Could become largest industrial investment in Spanish history, according to firms involved
The Volkswagen Group has confirmed that a €10 billion ($10 billion) project to make electric cars and batteries in Spain will go ahead.
The highly-anticipated project had been on shaky territory recently after the company expressed concerns over government subsidies.
However, Wayne Griffiths, CEO of Spanish carmaker SEAT, which the Volkswagen Group owns, said Wednesday that his company and the others involved would accept the €397 million that the government is offering to support the project.
According to SEAT, the combined investment of the Volkswagen Group and around 60 other firms will be the largest industrial investment in Spain’s history.
A key part of the project includes building the Volkswagen Group’s first in-house battery factory, or gigafactory, outside Germany.
With a production capacity of 40 gigawatts, it will be able to supply all the batteries needed to make electric cars in two nearby factories, according to SEAT.
That factory alone is set to create 3,000 jobs by 2030, SEAT says.
Griffiths called the announcement “a historic milestone” for the companies and said it will “maintain Spain’s global competitivity.”
“Turning [Spain] into a hub for electric vehicles in Europe is a highly important project — for us, for the people in Spain and the whole of Europe,” tweeted the Volkswagen Group.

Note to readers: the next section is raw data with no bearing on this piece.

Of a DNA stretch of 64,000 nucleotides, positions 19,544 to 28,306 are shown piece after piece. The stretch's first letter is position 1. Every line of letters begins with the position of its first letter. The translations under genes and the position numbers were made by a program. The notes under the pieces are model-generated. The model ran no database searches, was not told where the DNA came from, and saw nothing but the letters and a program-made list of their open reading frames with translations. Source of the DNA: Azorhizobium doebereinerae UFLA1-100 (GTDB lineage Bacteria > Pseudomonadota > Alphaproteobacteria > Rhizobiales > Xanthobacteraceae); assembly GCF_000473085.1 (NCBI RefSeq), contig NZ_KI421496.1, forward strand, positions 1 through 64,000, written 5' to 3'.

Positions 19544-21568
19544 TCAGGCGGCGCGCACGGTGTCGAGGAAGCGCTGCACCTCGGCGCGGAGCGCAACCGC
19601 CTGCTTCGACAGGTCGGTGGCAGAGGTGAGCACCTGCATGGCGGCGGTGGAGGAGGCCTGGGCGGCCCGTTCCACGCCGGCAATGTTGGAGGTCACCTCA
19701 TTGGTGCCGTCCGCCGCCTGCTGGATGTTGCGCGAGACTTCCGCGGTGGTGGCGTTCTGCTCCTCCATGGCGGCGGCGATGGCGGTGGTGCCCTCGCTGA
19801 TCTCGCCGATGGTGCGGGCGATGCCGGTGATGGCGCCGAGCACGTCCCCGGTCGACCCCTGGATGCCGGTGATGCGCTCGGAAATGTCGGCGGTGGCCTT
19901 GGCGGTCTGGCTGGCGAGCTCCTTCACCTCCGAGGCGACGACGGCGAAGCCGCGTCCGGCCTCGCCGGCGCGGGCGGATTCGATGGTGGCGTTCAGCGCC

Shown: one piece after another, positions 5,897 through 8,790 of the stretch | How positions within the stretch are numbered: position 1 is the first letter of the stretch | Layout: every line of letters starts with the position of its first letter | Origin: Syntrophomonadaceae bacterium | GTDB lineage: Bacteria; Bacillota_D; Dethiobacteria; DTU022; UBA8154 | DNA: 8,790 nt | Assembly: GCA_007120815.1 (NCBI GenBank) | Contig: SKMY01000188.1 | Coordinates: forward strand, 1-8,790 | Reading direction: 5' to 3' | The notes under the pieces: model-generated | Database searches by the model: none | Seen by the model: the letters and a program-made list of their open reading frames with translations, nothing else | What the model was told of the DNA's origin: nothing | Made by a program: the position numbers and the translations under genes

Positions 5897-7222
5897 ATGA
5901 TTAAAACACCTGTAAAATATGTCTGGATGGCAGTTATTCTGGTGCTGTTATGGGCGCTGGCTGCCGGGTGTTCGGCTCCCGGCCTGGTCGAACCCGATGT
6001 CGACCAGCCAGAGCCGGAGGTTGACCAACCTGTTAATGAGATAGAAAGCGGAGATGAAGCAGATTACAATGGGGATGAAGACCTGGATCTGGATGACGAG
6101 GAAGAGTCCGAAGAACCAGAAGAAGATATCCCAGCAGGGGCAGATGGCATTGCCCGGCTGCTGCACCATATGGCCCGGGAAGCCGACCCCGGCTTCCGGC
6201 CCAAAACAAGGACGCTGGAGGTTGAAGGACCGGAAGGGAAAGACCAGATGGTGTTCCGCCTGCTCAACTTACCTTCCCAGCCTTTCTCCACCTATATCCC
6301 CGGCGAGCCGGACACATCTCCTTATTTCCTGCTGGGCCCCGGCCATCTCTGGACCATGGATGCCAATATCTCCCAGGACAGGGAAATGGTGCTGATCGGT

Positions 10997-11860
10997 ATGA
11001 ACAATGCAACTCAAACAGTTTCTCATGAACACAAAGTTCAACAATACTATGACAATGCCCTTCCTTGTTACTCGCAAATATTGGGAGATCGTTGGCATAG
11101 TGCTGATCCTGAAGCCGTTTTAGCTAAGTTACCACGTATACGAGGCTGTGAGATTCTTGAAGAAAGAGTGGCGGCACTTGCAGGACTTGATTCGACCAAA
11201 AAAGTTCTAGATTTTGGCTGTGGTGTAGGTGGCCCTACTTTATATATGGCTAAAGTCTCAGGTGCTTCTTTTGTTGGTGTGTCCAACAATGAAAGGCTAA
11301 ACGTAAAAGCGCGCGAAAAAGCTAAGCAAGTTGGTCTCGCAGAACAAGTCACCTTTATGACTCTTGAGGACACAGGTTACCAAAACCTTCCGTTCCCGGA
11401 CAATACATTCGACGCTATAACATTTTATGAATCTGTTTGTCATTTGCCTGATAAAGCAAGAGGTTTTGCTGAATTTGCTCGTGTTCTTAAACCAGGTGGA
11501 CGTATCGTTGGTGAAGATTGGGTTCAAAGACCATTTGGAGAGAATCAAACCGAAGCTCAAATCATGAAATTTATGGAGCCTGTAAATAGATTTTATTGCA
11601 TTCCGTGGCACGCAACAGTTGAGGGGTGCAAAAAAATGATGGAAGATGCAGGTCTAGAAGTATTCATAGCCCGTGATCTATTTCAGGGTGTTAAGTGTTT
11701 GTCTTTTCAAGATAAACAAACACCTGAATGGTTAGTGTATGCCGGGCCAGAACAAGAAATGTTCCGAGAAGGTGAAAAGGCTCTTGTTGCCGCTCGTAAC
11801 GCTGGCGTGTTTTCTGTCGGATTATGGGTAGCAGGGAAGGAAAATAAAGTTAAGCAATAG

Spanish Prime Minister Pedro Sanchez gave his government a pat on the back while celebrating the “extraordinary” news.
“SEAT and Volkswagen have said that they are committed to the future of the automobile sector in our country and by creating a gigafactory in Valencia. Just a few days ago, I was also with a Chinese company … talking about building another gigafactory in Extremadura,” he said at a party conference on Wednesday.
Sanchez added that last week Spain signed an agreement with shipping giant Maersk to explore becoming a hub for green maritime fuel. That project would also attract around €10 billion in investment.
“If this shows anything, it’s Spain’s extraordinary potential, the confidence that the country inspires in big international companies and investors, and why not say it, the economic policy of the Spanish government,” added the Socialist Party leader.